Cancer Causes & Control

, Volume 16, Issue 4, pp 359–371

The Healthy People 2010 smoking prevalence and tobacco control objectives: results from the SimSmoke tobacco control policy simulation model (United States)

  • David T. Levy
  • Leonid Nikolayev
  • Elizabeth Mumford
  • Christine Compton


Objectives: Healthy People 2010 (HP2010) set a goal of reducing the adult smoking prevalence to 12% by 2010. Smoking prevalence rates do not appear to be declining at or near the rate targeted in the HP2010 goals. The purpose of this paper is to examine the attainability of HP2010 smoking prevalence objectives through the stricter tobacco control policies suggested in HP2010.

Methods: A tested dynamic simulation model of smoking trends, known as SimSmoke, is applied. Smoking prevalence evolves over time through initiation and cessation, behaviors which are in turned influenced by tobacco control policies. We consider the effect of changes in taxes/prices, clean air laws, media campaigns, cessation programs and youth access policies on projected smoking prevalence over the period 2003–2020, focusing on the levels in 2010.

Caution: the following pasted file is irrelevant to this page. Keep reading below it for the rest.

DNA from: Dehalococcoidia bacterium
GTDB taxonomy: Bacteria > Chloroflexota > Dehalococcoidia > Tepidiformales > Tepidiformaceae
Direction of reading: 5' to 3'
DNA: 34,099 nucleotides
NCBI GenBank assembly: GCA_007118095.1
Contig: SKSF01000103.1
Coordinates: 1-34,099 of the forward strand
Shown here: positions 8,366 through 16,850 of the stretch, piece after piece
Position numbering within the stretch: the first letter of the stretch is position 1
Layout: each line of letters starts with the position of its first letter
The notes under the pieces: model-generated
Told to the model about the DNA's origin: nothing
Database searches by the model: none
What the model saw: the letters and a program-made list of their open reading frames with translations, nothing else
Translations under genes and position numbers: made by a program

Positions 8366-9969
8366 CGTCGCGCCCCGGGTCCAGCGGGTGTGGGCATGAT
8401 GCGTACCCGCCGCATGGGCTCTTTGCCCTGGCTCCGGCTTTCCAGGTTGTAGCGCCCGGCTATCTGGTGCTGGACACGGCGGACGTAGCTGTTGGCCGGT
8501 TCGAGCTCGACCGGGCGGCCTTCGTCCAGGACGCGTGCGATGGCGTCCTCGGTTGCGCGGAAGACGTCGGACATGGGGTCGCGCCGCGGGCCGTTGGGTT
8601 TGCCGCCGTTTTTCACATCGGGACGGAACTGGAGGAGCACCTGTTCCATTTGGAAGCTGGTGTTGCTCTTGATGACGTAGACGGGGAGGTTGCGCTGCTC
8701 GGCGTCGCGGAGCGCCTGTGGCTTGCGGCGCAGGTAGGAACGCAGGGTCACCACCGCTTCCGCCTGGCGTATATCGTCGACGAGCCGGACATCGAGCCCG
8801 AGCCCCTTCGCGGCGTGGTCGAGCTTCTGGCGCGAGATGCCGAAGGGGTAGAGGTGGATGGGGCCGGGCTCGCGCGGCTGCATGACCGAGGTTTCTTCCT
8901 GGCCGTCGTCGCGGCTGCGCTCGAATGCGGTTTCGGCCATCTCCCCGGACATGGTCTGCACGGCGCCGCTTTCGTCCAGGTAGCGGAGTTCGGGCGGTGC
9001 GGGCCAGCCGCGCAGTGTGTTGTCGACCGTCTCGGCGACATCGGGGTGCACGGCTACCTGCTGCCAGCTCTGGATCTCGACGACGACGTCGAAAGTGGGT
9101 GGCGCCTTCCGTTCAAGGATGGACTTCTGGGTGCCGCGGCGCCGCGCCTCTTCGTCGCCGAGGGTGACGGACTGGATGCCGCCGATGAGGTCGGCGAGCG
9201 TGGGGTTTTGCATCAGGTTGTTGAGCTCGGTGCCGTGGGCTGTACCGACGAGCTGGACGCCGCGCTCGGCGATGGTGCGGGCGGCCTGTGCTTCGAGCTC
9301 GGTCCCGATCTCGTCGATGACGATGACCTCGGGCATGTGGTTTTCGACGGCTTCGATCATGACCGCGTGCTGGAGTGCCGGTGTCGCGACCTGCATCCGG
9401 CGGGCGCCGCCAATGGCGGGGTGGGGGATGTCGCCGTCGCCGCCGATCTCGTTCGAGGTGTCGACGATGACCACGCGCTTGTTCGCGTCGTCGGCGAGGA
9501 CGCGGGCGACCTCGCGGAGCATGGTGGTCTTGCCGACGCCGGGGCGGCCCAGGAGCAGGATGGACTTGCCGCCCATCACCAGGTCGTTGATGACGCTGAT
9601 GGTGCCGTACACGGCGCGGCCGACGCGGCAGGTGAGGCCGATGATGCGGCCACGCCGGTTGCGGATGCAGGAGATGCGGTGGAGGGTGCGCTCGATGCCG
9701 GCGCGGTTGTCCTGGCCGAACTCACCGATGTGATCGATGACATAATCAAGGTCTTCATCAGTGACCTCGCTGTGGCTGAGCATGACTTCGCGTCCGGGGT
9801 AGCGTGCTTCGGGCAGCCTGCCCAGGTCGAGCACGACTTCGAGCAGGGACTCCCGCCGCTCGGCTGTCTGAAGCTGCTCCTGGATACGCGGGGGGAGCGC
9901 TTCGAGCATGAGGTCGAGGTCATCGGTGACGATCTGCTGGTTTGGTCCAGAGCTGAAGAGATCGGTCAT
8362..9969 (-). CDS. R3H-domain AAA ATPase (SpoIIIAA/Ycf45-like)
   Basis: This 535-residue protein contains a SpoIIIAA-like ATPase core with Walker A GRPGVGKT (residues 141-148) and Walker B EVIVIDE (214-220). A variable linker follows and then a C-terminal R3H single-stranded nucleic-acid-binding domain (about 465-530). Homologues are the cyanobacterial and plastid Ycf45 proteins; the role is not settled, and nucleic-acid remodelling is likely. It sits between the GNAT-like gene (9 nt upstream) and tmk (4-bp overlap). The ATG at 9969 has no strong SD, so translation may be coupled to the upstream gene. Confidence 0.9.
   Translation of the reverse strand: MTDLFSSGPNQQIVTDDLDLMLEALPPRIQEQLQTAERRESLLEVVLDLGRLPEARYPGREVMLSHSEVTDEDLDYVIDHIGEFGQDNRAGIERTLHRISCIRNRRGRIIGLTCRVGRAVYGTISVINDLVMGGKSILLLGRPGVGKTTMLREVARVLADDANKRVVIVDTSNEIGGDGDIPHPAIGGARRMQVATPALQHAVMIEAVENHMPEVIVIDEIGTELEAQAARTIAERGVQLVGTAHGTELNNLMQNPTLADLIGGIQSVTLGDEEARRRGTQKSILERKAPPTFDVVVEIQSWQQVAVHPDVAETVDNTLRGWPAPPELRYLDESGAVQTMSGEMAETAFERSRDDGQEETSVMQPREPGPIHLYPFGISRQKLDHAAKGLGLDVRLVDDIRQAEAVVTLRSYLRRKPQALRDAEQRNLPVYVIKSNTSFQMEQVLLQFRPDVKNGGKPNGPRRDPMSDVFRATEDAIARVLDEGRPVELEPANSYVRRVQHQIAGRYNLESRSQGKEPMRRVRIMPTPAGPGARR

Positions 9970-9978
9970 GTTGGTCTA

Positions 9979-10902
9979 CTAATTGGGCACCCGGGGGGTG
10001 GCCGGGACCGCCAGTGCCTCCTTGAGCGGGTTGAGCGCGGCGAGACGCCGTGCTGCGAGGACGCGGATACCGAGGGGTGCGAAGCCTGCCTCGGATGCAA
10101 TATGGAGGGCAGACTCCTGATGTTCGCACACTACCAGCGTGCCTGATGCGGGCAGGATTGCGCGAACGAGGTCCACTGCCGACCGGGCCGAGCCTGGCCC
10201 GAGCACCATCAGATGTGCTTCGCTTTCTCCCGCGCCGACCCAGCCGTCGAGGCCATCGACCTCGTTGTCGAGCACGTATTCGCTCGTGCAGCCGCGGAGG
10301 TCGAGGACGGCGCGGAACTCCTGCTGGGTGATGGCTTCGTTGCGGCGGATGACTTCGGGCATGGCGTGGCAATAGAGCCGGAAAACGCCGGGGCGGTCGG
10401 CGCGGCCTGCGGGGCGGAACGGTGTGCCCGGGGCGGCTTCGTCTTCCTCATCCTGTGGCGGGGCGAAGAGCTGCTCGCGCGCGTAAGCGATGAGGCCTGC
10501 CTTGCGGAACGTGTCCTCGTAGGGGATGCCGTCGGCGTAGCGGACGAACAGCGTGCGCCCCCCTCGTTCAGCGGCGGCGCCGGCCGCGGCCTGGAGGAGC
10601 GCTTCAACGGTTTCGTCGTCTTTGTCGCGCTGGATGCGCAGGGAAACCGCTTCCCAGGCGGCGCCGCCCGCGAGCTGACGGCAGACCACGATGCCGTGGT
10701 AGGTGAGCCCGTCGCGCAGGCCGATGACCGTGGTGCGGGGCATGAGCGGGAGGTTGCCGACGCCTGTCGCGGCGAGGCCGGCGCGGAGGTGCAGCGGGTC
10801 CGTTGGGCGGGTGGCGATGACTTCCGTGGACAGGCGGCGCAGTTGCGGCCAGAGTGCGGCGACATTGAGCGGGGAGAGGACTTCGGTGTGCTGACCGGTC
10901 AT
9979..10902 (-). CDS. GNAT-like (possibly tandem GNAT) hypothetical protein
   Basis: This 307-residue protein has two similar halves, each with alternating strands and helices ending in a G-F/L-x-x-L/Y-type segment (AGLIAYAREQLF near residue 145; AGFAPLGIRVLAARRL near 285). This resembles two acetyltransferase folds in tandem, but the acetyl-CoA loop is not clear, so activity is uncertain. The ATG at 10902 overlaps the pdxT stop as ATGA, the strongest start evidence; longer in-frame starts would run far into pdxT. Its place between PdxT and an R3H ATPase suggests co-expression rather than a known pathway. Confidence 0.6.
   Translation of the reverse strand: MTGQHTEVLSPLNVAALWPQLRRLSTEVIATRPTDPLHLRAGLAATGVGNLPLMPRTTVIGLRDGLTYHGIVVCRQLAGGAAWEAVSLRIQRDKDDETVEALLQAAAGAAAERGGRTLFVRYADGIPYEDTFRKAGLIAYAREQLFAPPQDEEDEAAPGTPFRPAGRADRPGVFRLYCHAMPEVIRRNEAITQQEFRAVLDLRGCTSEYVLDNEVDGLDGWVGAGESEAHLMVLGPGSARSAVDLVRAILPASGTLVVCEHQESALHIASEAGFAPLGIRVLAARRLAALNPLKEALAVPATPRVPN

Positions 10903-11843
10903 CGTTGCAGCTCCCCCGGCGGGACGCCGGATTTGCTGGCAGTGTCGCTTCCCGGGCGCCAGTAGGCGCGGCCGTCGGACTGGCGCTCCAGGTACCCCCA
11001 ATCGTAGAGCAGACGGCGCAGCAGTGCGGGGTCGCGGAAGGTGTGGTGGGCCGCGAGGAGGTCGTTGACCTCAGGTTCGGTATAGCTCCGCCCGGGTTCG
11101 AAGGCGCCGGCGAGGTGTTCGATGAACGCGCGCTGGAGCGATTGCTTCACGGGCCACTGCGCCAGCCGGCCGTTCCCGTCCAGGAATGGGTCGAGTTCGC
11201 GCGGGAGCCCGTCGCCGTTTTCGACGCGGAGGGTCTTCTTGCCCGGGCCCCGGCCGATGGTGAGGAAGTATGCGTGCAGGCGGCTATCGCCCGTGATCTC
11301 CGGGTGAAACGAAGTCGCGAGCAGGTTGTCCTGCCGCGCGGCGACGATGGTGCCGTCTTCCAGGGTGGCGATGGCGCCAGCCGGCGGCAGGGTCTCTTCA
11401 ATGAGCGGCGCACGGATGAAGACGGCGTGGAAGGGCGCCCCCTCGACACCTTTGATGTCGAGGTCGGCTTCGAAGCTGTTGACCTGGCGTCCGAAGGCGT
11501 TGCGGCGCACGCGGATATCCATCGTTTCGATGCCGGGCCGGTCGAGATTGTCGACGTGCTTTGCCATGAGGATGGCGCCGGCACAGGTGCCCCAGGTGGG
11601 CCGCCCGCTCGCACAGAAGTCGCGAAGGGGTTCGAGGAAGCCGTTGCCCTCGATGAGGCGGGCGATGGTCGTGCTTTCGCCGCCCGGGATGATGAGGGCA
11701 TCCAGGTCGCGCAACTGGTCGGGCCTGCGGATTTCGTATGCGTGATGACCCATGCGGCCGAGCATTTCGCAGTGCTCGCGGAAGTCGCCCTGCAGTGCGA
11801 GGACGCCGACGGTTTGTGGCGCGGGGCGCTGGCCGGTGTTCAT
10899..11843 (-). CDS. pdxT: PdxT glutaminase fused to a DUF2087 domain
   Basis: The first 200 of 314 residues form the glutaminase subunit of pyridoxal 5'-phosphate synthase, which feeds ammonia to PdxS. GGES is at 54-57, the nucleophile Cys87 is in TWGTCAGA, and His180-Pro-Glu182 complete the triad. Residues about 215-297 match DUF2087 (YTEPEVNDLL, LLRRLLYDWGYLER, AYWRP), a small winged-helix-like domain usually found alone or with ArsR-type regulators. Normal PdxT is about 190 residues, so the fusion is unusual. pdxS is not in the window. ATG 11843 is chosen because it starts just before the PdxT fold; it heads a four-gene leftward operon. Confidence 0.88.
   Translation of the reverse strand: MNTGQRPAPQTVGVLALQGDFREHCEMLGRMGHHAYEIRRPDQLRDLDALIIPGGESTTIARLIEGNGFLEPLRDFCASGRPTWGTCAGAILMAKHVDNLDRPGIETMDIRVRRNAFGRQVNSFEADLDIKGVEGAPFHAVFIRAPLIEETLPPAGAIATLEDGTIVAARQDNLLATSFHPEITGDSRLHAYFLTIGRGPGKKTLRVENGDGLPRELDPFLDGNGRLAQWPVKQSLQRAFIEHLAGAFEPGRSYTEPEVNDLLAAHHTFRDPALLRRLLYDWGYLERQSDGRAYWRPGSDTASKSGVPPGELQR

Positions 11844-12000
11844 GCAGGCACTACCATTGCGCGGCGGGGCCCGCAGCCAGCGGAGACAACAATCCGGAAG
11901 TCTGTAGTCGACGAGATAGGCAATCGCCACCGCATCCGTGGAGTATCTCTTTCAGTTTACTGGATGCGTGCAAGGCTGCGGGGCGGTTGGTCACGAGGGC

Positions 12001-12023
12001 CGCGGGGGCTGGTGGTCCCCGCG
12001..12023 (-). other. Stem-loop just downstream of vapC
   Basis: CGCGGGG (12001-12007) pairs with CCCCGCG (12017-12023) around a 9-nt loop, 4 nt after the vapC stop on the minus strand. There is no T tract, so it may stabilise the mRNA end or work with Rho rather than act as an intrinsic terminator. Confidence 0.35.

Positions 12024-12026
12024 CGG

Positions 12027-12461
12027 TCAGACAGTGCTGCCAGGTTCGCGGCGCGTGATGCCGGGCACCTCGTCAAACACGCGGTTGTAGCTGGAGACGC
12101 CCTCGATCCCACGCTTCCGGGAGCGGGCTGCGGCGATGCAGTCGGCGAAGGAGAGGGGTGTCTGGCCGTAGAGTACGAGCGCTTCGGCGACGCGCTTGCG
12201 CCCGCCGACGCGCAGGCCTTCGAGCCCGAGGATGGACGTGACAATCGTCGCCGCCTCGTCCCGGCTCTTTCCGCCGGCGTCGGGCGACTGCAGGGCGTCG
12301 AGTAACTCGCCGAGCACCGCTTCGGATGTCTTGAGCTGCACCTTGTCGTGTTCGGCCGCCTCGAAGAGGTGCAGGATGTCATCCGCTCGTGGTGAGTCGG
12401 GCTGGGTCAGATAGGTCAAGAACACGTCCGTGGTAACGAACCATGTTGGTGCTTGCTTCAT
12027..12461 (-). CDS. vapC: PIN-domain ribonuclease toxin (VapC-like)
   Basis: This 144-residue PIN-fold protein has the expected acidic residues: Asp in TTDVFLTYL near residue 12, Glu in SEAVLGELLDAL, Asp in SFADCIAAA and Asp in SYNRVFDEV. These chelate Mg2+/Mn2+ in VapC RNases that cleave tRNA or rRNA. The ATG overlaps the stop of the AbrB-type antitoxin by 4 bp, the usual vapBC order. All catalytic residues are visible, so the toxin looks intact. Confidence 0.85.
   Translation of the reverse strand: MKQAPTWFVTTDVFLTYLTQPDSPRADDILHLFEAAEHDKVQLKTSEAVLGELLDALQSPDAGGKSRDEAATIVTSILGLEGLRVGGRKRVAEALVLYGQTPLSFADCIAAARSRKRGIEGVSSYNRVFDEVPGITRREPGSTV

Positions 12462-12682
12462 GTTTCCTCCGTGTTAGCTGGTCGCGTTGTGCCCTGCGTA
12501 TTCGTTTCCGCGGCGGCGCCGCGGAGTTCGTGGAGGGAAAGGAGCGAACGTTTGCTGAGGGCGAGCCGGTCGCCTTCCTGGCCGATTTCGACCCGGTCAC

Results: The SimSmoke model projects that the aging of older cohorts and the impact of policies in years prior to 2004 will yield a reduction in smoking rates to 18.4% by 2010, which is substantially above the 2010 target of 12%. When policies similar to the HP2010 tobacco control policy objectives are implemented, SimSmoke projects that smoking rates could be reduced to 16.1%. Further reductions might be realized by increasing the tax rate by $1.00.

Conclusions: The SimSmoke model suggests that the HP2010 smoking prevalence objective is unlikely to be attained. Although we are unlikely to reach the goals by meeting the HP2010 policy objectives, they could get us much closer to the goal. Emphasis should be placed on meeting the tax, clean air, media/comprehensive campaigns, and cessation treatment objectives.


Healthy People 2010 simulation model smoking tobacco control policies. 


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Copyright information

© Springer 2005

Authors and Affiliations

  • David T. Levy
    • 1
  • Leonid Nikolayev
    • 2
  • Elizabeth Mumford
    • 3
  • Christine Compton
    • 2
  1. 1.Senior Scientist, Pacific Institute for Research and Evaluation ProfessorUniversity of BaltimorePotomacUSA
  2. 2.Computer Programmer, Pacific Institute for Research and EvaluationUniversity of BaltimoreMarylandUSA
  3. 3.Associate Research Scientist, Pacific Institute for Research and EvaluationUniversity of BaltimoreMarylandUSA

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